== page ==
Baltimore Start Up Among Finalists In $100,000 Competition
Stacy M. Brown | 9/27/2019, 6 a.m.
Baltimore's Ellington West has become quite the innovator as CEO of Sonavi Labs. The startup is one of seven small businesses from across the country that will pitch to a panel of experts for the chance to win $100,000 to support the business's growth.
Nationwide and BlueVine will announce the ‘Pitch To Win” contest winner on Thursday, October 3, 2019 in Ohio.
Sonavi Labs is an innovative device and software company focused on developing new medical products that analyze body sounds for the diagnosis of diseases.
The company creates technology rooted in artificial intelligence that aims to evolve the patient experience and enhance the capabilities of providers worldwide. The first two devices being launched by Sonavi in 2019 are Feelix and FeelixPro— digital stethoscopes that incorporate its patented core AI technology.
Sonavi has re-engineered the classic stethoscope by adding active noise cancellation to dramatically enhance sound fidelity and on-device algorithms that automatically detect lung sound abnormalities.
"This is a tool to detect lung diseases, particularly in areas where you have a shortage of doctors and health care professionals to treat patients," West said. “The tool would allow anyone, anywhere, at any time, the ability to diagnose a respiratory disease with the accuracy of a physician."
It began with scientific research at Johns Hopkins University, where West's father Dr. James West, is a research professor of Electrical and Computer Engineering. He is also a research professor of Mechanical Engineering.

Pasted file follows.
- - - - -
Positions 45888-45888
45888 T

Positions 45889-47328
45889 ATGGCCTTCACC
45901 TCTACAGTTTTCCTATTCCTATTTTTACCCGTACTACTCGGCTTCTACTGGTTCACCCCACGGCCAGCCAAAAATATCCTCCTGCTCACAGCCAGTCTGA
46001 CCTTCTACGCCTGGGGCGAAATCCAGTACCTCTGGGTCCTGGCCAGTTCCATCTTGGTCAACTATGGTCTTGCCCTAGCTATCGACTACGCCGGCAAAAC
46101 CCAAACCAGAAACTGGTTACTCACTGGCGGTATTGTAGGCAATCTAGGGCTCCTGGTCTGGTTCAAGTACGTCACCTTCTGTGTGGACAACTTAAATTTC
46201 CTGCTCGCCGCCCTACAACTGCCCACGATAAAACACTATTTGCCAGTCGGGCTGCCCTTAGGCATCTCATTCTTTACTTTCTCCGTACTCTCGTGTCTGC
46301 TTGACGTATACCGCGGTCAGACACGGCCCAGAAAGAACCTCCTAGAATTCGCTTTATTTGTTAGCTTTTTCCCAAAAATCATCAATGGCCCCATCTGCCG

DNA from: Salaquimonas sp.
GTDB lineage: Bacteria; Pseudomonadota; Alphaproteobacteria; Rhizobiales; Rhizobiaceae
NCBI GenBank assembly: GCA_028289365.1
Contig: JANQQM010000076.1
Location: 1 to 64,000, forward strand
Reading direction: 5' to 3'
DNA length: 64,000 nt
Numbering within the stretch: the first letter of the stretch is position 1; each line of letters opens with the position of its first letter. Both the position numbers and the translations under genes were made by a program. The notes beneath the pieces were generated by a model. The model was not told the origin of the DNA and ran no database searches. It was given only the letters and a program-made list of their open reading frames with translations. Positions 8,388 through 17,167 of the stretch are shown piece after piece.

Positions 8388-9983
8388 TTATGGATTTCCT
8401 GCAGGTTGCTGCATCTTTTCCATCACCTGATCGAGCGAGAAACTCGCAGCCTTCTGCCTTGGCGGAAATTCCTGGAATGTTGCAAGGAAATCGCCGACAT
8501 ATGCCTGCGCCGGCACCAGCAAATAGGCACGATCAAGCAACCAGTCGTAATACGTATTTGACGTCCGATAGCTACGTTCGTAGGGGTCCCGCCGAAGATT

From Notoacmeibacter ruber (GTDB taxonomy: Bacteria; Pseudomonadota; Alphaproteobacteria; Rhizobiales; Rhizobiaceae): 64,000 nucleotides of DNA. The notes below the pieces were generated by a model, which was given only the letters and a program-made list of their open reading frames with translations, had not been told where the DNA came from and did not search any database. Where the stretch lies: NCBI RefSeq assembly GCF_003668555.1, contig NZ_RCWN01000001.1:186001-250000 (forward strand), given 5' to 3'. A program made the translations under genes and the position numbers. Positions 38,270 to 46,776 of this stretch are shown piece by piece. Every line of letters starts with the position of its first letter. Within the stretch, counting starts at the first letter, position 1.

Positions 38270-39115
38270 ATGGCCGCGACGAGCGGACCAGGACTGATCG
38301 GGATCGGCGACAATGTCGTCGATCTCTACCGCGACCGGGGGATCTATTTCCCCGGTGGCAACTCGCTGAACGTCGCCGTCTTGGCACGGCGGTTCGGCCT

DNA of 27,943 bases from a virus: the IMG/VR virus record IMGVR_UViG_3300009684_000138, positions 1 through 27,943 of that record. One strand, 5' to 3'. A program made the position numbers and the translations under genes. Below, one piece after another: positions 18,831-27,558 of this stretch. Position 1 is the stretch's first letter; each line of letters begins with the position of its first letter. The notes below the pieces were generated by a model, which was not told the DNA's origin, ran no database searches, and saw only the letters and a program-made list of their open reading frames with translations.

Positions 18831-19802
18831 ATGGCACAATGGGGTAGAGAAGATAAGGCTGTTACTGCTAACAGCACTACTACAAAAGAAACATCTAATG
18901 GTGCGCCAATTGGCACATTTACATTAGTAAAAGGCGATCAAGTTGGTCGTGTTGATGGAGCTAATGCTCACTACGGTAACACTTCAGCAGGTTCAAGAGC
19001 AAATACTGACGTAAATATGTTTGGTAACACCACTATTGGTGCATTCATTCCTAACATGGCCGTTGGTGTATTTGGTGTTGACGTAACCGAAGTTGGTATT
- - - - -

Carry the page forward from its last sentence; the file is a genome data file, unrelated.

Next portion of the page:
"In his lab, he and his colleague, and two students developed this algorithm that can identify lung abnormalities just from listening and processing data," Ellington West said.
The Bill & Melinda Gates Foundation then issued a challenge that noted that pneumonia was the leading cause of infant mortality worldwide, according to West.
She questioned why so many were losing their lives since pneumonia is both detectable and treatable.
"The team at Hopkins said it all comes down to access to a timely diagnosis. They developed a low-cost stethoscope that allowed them to do onboard, real-time, long-sound analysis," West said.
However, the tool remained in the lab while her father tackled the next challenge, West said.
"But, he (her father) said if we don't do anything about this, then it's just going to stay on the shelf. It's not going to get into the hands of the people that need it," she said. "So, I decided to quit my job and take this on fulltime."
The stethoscope created by West's company should help physicians with diagnostic support because it has onboard storage and provides real-time analytics.
"As for the community health— we're empowering the community health workers to make quick decisions that otherwise they wouldn't be able to make alone," West said. "And, as for the parent who's wondering should they go to the emergency room, they can share this clean data with their physician and have them review it. This can track the trends of patients and let them know if they're getting better."